Researchers recently presented findings from analyzing the 2005-2006 U.S. National Health and Nutrition Examination Survey in San Francisco at the American Sociological Association. They found that college-educated workers moved more on weekends while workers with a high school diploma or less moved more during the week. The study lead author, Jarron Saint Onge, an assistant professor of sociology at the University of Kansas, pointed out why this is so: "work-related activity [for less-educated, working-class people] tends to be low intensity and typically involves repetitive motions that can have harmful health effects."
I concur, to a point. Why this study is sociological rather than medical points to the correlation of education and socioeconomic class. In general, less educated people have lower-paying, working-class jobs. More educated people have higher-paying, white-collar jobs. I am from a bourgeois family and I have an Ivy League degree, yet I chose to work at Whole Foods for about nine months last year (2013). I should now pursue a PhD in sociology because of all the informal fieldwork I conducted as a cashier (I'd rather have a PhD in religion, though). This study struck a chord with me because the conclusion seemed obvious, given my experience. Sure, as a cashier one has to lift bags and items, push carts and stacks of baskets, and generally move around more than one has to while typing at a desk all day. However, all that standing knocks you out. I slept more soundly yet for fewer hours than I ever had in my life. My aunt and uncle and several friends can corroborate this. Which brings me to another point.
Sure, the debatable "continuous motion" theory (id est, bursts of acitvity throughout the day are better for one's health than a single solid exercise session) would support that less educated/blue collar workers are somewhat more fit (?) than more educated/white collar workers who are more active on weekends. However, in the long run, shift work and blue collar work is hard, a lot harder than educated people give it credit, and brings some pretty tough problems. For one, laborious (and often shift) work is linked to higher rates of sleep disorders, heart disease, and exposure to more dangerous working conditions.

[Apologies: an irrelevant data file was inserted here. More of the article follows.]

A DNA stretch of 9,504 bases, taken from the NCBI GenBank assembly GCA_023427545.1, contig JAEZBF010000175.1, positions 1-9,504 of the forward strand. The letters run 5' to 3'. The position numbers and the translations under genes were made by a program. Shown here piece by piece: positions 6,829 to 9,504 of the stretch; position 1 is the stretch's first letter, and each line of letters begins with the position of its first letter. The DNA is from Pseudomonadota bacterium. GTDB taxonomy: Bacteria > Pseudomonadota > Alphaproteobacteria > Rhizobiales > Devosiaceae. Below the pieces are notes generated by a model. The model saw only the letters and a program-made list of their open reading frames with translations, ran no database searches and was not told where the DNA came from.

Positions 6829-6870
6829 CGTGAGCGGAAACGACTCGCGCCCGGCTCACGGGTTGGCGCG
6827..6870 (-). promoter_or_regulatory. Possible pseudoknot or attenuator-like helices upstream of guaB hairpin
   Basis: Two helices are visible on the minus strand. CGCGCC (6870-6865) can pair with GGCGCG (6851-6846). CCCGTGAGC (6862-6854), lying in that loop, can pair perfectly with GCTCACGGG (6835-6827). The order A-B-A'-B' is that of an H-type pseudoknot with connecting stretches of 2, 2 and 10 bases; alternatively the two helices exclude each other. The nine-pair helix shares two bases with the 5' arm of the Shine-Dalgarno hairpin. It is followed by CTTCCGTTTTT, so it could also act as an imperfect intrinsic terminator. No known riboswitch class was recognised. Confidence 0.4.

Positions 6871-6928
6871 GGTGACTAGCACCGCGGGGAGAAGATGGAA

Besides the tough job conditions and requirements, there's the social prejudice, as this Ask Men article states nicely:
Like it or not, many people look down on blue-collar workers. This never ceases to amaze me because the first person anyone calls when they have a problem with their house, car or appliance, is a blue-collar worker! Talk about the epitome of hypocrisy.
Also, the linkage of socioeconomic status with blue-collar jobs with an overtone of lack of education is just demeaning to a certain type of intelligence: in a phrase, street smarts. Mike Rose, UCLA education scholar, presents a variation of this thesis in his book, Valuing the Intelligence of the American Worker. Lack of street smarts and practical knowledge is why book smart people need someone to fix their car, appliance, or house! I was an awful cashier--slow ring time, not sure of how to deal with customer issues--until I put the drive with which I pursued formal education into learning from my coworkers how to be an excellent customer service representative.
Another point on education and intelligence: the ability to excel in formal education is not correlated with the ability to succeed in life. I shouldn't have to cite innovators and entrepreneurs--because they are household names--who have built successful businesses and been able to accomplish something life-enriching without being a product of higher education.
Returning to health matters, awareness that exercise is beneficial and that one should eat more veggies does come from one's educational system (and television and the Internet, though Internet-gained knowledge is more self-directed). I don't believe that people lack the drive to incorporate healthy habits into their lives; I believe they lack the education. Besides school, where else do people spend a good deal (1/3 of a 24-hour day) of their time?
Corporate wellness programs provide education, accountability, and guidance for employers to reduce absenteeism and presenteeism, lower premiums, and minimize attrition. While further discussion of corporate wellness programs is a subject for another post, here's what's up: corporate wellness programs save employers money and improve the quality of life of employees.
That's that for today, everyone. Recipes next time.